Illinois Social Host Law
Illinois Social Host Law - 235 ILCS 5/6-16(c)
Effective January 1, 2013, Illinois law now states that individuals can be arrested and face criminal charges for simply allowing or permitting individuals under the age of 21 to drink alcohol at their residence or on their property – even if the individual did not directly supply or provide the underage person with alcohol. Therefore, students who host social events (whether on or off campus) are expected to monitor their parties and make sure that underage people are not drinking in their residence, room, or property. (This law applies to students who own or rent/lease their residence.)
Consequences for Violations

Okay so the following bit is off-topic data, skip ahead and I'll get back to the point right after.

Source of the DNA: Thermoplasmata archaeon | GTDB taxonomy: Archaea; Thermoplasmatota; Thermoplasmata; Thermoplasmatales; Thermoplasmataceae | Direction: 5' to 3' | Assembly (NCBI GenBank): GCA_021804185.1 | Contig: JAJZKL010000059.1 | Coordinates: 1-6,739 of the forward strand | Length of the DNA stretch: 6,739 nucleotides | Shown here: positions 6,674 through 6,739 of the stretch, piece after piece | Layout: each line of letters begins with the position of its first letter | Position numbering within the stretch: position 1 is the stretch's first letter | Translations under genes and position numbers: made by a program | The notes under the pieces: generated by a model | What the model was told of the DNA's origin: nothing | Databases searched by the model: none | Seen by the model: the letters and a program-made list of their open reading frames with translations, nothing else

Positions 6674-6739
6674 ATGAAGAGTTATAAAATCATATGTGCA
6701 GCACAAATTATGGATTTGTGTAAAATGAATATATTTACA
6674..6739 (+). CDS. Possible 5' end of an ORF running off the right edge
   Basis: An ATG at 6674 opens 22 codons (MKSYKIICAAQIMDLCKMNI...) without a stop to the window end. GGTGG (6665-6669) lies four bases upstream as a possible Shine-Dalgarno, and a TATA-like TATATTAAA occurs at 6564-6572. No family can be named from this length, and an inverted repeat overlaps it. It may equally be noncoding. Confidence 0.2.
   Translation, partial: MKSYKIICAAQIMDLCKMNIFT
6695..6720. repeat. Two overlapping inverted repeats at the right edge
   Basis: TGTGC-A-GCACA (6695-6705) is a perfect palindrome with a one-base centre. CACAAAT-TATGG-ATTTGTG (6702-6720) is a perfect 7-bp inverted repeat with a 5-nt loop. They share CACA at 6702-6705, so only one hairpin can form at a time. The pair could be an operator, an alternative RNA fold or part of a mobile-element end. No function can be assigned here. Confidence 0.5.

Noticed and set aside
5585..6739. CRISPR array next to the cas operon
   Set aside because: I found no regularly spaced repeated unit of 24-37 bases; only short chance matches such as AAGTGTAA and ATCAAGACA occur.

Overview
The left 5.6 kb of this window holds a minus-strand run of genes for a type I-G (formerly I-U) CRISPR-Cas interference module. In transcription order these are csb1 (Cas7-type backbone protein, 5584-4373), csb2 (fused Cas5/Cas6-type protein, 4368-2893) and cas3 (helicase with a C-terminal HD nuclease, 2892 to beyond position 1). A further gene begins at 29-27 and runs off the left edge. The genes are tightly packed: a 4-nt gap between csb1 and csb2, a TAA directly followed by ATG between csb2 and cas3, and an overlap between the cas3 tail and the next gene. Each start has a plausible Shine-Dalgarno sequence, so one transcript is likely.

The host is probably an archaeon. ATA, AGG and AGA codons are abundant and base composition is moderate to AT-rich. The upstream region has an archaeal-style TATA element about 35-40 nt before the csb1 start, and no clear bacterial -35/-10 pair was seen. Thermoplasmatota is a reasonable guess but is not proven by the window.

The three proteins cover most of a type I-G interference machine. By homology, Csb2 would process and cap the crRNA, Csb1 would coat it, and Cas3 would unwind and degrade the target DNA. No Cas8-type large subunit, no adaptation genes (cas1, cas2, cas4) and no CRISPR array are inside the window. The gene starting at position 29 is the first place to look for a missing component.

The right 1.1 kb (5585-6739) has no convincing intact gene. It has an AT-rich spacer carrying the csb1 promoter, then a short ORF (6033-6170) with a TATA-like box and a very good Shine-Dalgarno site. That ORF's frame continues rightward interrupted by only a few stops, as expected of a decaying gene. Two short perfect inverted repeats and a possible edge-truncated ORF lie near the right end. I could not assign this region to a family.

Individuals who violate this law:
- Can be arrested and charged with a Class A Misdemeanor.
- Face fines of at least $500.
- Can be charged with a Class 4 Felony if the violation directly or indirectly results in great bodily harm or death to any person. Under Illinois law, penalties for a Class 4 Felony may include:
- Incarceration for 1-3 years
- Fines of up to $25,000
"Safe Harbor" Provision
The new law contains a "safe harbor" (or amnesty) provision that protects individuals who host social events from criminal liability if:
- The party host requests assistance from the police to either:
- Remove any person who refuses to abide by the party host’s demand to stop drinking, or
- Terminate the gathering, because the party host has been unable to prevent persons under the age of 21 years from consuming alcohol, despite having taken all reasonable steps to do so; AND
- The party host contacts the police for help before any other person makes a formal complaint to law enforcement.
Thus, students are strongly encouraged to contact the police immediately if they are unable to control guests at their party or if guests refuse to comply with the host's attempts to prevent underage drinking.